Marissa Meyer:   25:34
Yes. And when you were writing for you, your audience of one. What are the sort of things that are keeping you

Sandhya Menon:   25:41
engaged in the story? Oh, well, s so I think so. I love I think I'm my target audience. I read a lot of romance and romantic comedy, and so for me, it always comes down to the chemistry between the characters. Like I have to have two characters, were different enough and caused sparks and clashes on the page. So, you know, the dreaded saggy middle doesn't become an issue where I have have enough things happening between the two for each of them to grow and also for the plot kind of twist and turn in wings that you might not expect, Um, as I go along. So for, um, of courses and kisses. Actually, this was out of my first book. That was, um it was kind of different from my other books. So I in in a way, it was more intriguing and glamorous and set in this world that I hadn't explored before. But I ended up going to my plotting wall Thanh over and over again to say, Is this compelling? Does this really make me if I was a reader? What? I really want to turn the page to see this pot with, or to see how this book was resolved. Um, and it was a very interesting experience because I felt like I was almost 1/3 party to the process because I was trying to see it from the view of you know, what would make me want to keep reading a book like this? Um, and So that was interesting just to step away slightly from my romantic summer romantic comedies into this more like in treating twisty world. So for that book, it was definitely a lot of, um, hidden gems and hidden secrets that would come to light just the right time in the book. So for people to be like, Oh, my gosh, I didn't see that coming, but if they were to re read it, they would see, like shadows of the secret that was going to be revealed of that makes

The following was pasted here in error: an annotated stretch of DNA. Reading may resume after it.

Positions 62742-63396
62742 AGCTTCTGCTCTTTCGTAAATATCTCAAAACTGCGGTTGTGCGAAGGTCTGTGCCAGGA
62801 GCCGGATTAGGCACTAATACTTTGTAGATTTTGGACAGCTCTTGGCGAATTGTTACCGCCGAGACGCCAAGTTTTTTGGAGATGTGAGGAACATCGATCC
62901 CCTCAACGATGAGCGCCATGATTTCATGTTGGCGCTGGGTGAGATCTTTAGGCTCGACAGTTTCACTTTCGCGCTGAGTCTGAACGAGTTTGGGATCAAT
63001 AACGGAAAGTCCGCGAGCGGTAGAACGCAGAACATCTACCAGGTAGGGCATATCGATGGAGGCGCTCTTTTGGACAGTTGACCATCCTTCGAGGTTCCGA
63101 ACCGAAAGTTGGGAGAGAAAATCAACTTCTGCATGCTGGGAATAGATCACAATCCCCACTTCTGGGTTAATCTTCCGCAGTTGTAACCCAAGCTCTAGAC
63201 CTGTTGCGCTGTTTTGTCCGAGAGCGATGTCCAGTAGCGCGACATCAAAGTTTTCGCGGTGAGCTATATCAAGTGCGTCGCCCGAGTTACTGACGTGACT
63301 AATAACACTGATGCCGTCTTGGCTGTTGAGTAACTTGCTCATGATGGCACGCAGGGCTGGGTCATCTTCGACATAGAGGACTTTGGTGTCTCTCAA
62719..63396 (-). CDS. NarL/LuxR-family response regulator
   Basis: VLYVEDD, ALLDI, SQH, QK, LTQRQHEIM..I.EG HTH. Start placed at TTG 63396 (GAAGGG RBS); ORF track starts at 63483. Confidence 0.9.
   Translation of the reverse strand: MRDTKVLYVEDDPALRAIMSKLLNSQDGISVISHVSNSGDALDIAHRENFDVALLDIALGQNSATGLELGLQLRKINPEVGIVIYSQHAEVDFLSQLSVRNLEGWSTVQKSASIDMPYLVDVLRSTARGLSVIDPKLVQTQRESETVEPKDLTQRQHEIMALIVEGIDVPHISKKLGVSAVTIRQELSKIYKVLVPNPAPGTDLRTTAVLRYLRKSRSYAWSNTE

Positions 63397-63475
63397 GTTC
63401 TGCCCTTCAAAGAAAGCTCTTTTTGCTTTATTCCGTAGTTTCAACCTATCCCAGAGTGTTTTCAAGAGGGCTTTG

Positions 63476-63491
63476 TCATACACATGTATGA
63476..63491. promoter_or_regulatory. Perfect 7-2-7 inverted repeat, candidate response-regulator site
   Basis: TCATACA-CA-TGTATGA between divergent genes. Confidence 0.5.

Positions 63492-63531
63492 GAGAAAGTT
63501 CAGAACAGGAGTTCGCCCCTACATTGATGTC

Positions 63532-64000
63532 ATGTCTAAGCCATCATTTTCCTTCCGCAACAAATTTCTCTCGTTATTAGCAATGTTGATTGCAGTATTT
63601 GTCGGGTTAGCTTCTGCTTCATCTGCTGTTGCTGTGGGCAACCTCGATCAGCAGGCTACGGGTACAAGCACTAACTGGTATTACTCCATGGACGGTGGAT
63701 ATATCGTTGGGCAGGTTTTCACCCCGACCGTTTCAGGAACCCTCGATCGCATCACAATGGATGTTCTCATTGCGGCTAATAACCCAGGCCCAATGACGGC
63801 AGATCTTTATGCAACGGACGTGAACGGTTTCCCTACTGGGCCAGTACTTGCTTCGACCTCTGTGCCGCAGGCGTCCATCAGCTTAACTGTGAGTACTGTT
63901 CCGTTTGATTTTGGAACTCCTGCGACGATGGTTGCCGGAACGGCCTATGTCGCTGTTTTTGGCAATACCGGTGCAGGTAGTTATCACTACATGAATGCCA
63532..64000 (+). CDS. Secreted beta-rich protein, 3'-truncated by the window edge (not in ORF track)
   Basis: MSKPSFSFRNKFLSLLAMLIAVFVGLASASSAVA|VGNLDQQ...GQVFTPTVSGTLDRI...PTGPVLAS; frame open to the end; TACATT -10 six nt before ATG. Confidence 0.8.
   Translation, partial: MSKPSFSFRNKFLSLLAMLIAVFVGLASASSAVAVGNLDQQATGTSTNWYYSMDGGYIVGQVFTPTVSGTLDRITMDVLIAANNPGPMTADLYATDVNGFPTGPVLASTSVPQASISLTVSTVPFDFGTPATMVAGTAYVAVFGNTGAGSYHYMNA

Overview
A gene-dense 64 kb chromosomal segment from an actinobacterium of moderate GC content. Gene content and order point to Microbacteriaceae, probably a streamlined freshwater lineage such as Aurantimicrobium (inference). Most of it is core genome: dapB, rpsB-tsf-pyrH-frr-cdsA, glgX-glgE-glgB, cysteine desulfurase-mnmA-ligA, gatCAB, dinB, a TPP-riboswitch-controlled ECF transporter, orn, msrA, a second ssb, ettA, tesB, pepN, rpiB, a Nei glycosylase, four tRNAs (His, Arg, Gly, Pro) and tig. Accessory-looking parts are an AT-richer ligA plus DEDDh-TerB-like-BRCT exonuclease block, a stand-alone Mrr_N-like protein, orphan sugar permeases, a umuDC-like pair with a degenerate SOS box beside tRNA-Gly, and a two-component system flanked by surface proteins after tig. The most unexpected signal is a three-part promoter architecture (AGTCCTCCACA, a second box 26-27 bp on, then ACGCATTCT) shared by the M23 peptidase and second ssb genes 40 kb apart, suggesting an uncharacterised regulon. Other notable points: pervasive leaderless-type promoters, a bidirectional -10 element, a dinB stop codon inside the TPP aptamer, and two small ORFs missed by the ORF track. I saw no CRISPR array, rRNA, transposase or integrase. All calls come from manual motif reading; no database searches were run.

Marissa Meyer:   27:41
it does. And those are my favorites. I love those sorts of of reveals in a bug wearing. When you get there, you feel like you should have seen it coming right on. But it just feels so perfect and inevitable, but still surprising,

Sandhya Menon:   27:56
right? Exactly. And I was very fun to do, and it was also kind of nerve racking because it's so different from what I've done in the past. And I was like, I really want this to be a book that I would pick up and read and and keep turning the pages of a knockin board of

Marissa Meyer:   28:12
Yeah eso you mentioned You're plotting wool. Yeah, what's applauding Wall?

Sandhya Menon:   28:20
Yes, So the plotting wool has been featured in many a instagram story

Marissa Meyer:   28:26
things. I feel like I